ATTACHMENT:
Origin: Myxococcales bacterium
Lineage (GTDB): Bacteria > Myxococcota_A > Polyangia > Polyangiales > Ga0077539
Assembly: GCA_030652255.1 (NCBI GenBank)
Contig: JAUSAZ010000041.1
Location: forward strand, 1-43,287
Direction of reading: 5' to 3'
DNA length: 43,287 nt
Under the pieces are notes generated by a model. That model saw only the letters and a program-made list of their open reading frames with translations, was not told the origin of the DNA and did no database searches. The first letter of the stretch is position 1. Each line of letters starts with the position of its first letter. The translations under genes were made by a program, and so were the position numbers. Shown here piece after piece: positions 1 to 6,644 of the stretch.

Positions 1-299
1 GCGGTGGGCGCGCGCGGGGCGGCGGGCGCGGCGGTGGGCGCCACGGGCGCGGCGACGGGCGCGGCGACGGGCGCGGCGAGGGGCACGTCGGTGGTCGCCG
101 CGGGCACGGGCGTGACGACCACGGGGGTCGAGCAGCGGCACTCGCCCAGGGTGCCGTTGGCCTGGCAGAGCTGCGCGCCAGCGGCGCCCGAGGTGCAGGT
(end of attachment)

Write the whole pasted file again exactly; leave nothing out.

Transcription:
Origin: Myxococcales bacterium
Lineage (GTDB): Bacteria > Myxococcota_A > Polyangia > Polyangiales > Ga0077539
Assembly: GCA_030652255.1 (NCBI GenBank)
Contig: JAUSAZ010000041.1
Location: forward strand, 1-43,287
Direction of reading: 5' to 3'
DNA length: 43,287 nt
Under the pieces are notes generated by a model. That model saw only the letters and a program-made list of their open reading frames with translations, was not told the origin of the DNA and did no database searches. The first letter of the stretch is position 1. Each line of letters starts with the position of its first letter. The translations under genes were made by a program, and so were the position numbers. Shown here piece after piece: positions 1 to 6,644 of the stretch.

Positions 1-299
1 GCGGTGGGCGCGCGCGGGGCGGCGGGCGCGGCGGTGGGCGCCACGGGCGCGGCGACGGGCGCGGCGACGGGCGCGGCGAGGGGCACGTCGGTGGTCGCCG
101 CGGGCACGGGCGTGACGACCACGGGGGTCGAGCAGCGGCACTCGCCCAGGGTGCCGTTGGCCTGGCAGAGCTGCGCGCCAGCGGCGCCCGAGGTGCAGGT